Israeli peace activists don’t expect to be popular. Although by all accounts most Israelis do want peace and would accept any reasonable compromise, they normally react with bitter scorn and hatred for anyone who seems to cross the lines. Organizations like mine, Ta’ayush—“Jewish-Arab Partnership,” one of the most effective of the peace groups operating at the grassroots level in the occupied territories—are viewed as naïve at best, treasonous at worst. Last month’s events in Gaza confirmed everyone’s worst prejudices. “You want to make peace with them?” my neighbors asked me in supercilious tones. “Can’t you see that they’re all violent thugs? Why are you helping them?”
So this is not such a good time to try to persuade people to join me in trying to save the homes of the Palestinian shepherds and farmers of Susya, for example. It’s a long story. Susya is situated in the hills to the south of the city of Hebron on the West Bank. The Palestinians who lived there have been forcibly evicted from their homes and their land in order to make room for the large Israeli settlement that is also called Susya. Despite repeated violent expulsions at the hands of Israeli soldiers and settlers, these few Palestinian families have clung to a small hilltop, where they have put up some 15 tents and ramshackle huts. The state wants to destroy these last vestiges of their existence there, and the Israeli Supreme Court has recently upheld the demolition orders issued against these buildings—on purely technical and bureaucratic grounds. Palestinians in the occupied territories almost never receive permits to build, and the applications of the Susya shepherds had no real chance from the beginning. A terrible injustice is about to be inflicted, one more among so many: if we cannot find a way to stop the bulldozers, Palestinian Susya, home to innocent civilians who want only to herd their goats and till their fields, will be extinguished forever, within a few days.
So on the West Bank, these days, it is business as usual. Susya is only one small point on the map. In general, Israel continues its policy of grabbing more and more land, of fencing off Palestinian villages into tiny, discontinuous ghettos, of expanding Jewish settlements, and of “encouraging” Palestinian residents to leave by depriving them of access to markets, minimal social and medical services, and ordinary human rights. On the Israeli right, voices such as Benjamin Netanyahu’s are using the example of Gaza to rationalize this cruel policy: Israel must, says Netanyahu, maintain total control over the West Bank in order to prevent a Hamas victory there as well. Clearly, Israeli colonization of the territory and brute coercion of its inhabitants are the primary mechanisms of government policy.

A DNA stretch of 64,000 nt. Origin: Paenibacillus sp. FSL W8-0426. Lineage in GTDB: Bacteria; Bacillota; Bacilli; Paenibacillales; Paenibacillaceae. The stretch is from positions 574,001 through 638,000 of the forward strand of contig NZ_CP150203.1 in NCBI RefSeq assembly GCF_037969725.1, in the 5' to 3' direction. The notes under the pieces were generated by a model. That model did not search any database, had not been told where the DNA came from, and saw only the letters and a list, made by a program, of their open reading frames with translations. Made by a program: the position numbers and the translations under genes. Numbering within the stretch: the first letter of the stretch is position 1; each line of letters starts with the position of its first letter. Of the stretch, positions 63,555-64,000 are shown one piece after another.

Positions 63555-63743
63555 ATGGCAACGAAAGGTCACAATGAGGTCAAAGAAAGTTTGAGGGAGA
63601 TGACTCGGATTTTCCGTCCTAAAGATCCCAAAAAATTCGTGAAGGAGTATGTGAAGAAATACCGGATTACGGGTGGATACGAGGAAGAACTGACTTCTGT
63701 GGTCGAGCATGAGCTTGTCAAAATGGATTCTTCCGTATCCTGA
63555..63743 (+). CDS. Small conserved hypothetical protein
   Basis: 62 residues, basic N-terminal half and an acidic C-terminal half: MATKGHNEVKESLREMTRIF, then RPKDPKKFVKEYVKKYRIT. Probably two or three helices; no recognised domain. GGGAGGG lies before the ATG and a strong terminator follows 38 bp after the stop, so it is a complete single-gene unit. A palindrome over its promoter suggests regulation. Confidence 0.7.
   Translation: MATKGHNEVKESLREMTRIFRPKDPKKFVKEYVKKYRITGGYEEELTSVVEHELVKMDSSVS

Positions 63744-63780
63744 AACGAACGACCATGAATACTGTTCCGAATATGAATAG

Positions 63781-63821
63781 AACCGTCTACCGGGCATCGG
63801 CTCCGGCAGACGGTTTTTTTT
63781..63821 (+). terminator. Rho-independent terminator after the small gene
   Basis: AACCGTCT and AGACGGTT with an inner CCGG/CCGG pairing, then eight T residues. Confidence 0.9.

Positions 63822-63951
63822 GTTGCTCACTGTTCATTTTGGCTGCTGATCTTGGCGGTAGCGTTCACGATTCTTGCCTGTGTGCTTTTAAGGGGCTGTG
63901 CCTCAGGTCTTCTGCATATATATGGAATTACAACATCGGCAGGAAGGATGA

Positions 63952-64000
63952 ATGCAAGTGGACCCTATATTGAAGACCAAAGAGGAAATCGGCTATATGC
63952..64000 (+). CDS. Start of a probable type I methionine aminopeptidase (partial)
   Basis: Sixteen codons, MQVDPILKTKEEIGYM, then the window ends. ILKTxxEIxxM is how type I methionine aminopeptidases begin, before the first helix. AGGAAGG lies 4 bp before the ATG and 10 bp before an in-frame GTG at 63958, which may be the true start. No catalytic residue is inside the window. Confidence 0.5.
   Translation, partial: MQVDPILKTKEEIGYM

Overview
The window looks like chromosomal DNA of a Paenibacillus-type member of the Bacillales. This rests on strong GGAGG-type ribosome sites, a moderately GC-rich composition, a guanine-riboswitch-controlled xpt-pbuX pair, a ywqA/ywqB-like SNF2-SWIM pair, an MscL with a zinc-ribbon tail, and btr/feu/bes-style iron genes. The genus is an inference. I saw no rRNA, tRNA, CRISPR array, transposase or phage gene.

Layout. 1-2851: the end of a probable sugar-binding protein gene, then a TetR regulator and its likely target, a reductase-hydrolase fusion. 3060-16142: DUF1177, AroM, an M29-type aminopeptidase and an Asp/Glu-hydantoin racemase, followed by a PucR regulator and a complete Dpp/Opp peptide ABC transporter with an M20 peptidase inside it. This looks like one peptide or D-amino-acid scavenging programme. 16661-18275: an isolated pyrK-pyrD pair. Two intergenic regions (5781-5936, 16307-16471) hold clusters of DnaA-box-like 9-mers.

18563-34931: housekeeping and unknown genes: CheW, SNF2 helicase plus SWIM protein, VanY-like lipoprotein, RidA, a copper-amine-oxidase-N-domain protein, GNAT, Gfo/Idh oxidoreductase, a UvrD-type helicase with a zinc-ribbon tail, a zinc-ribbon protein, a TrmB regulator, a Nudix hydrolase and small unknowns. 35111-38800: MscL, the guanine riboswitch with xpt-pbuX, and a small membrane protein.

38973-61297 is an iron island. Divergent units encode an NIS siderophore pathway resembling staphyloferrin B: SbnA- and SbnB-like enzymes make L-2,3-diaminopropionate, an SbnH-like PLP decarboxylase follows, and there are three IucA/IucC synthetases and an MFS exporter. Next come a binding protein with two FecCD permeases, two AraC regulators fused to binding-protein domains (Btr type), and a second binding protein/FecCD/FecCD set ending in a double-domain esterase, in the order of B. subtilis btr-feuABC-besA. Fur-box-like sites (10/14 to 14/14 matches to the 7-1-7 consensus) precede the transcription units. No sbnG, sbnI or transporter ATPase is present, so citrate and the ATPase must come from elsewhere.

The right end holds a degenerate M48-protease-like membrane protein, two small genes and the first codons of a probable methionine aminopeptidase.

And yet if ever there was a moment when Israel and the Palestinian center needed one another and could forge an alliance, that moment is now. Moderate Palestinians—the old Fatah elite and its more modern counterparts—are terrified of being overrun by a fundamentalist Hamas. In the villages all over the West Bank, local Palestinian leaders want peace—along the lines of the Saudi plan, or the Geneva document, or the Clinton bridging proposal that followed on the Camp David summit in 2000, that is, the peace of partition into two states. They are more than ready for a historic compromise, and they are willing to pay the price. Ta’ayush activists who work in the villages, who have established close relations with the village councils and activist-politicians, know this for a fact. But does official Israel have the imagination, the political will, and the courage to go beyond the familiar default of cynicism and to move toward peace?